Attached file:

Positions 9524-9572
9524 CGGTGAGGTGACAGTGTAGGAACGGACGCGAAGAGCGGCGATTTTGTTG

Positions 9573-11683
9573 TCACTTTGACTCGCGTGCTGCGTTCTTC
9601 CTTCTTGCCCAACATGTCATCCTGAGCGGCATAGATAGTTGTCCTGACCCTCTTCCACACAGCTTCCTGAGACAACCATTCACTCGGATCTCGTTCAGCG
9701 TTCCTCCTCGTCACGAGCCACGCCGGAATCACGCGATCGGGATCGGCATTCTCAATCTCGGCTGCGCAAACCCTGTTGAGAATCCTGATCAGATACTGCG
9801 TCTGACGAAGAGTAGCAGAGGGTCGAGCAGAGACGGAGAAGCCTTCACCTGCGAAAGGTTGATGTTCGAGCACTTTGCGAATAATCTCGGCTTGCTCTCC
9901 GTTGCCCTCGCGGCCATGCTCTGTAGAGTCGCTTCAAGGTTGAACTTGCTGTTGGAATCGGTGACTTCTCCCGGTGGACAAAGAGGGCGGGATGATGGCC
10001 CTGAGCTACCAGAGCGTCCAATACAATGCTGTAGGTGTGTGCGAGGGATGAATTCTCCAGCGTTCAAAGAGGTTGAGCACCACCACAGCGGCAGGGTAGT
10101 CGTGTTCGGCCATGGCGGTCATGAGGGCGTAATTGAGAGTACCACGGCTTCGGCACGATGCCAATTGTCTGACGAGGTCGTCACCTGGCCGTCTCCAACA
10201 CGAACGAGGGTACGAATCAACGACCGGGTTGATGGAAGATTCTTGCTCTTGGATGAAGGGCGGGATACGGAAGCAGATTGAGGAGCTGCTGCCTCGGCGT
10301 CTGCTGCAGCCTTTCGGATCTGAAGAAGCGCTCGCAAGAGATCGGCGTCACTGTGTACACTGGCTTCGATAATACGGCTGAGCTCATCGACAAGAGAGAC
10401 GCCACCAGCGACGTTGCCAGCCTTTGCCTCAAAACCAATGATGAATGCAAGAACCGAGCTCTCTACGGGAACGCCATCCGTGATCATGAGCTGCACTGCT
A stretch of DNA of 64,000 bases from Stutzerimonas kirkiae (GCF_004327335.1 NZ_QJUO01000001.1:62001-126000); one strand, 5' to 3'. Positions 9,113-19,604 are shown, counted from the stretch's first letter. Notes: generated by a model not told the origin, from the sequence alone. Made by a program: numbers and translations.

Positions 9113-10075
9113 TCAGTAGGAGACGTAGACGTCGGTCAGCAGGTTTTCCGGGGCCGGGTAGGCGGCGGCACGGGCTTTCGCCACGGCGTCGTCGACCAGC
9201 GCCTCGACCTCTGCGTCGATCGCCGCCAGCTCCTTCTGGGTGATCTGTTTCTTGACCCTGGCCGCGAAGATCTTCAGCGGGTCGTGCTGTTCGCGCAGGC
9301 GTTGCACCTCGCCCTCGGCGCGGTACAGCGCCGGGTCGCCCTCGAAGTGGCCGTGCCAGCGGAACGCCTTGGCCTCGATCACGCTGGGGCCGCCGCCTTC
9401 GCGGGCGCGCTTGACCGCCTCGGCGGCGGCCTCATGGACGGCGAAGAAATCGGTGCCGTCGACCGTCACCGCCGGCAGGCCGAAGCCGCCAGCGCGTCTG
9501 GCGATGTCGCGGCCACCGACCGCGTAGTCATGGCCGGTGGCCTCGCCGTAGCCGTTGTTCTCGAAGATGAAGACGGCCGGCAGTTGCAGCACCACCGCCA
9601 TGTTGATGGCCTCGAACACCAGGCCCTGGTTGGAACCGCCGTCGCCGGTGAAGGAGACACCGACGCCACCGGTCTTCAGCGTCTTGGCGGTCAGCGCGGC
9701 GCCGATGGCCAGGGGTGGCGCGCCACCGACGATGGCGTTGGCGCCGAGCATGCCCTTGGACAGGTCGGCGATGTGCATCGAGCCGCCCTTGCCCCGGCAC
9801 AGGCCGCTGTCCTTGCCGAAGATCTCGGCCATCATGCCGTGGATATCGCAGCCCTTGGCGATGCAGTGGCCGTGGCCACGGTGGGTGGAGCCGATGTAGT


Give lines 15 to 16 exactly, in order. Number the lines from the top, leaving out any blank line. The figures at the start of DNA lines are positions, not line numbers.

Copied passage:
Positions 9113-10075
9113 TCAGTAGGAGACGTAGACGTCGGTCAGCAGGTTTTCCGGGGCCGGGTAGGCGGCGGCACGGGCTTTCGCCACGGCGTCGTCGACCAGC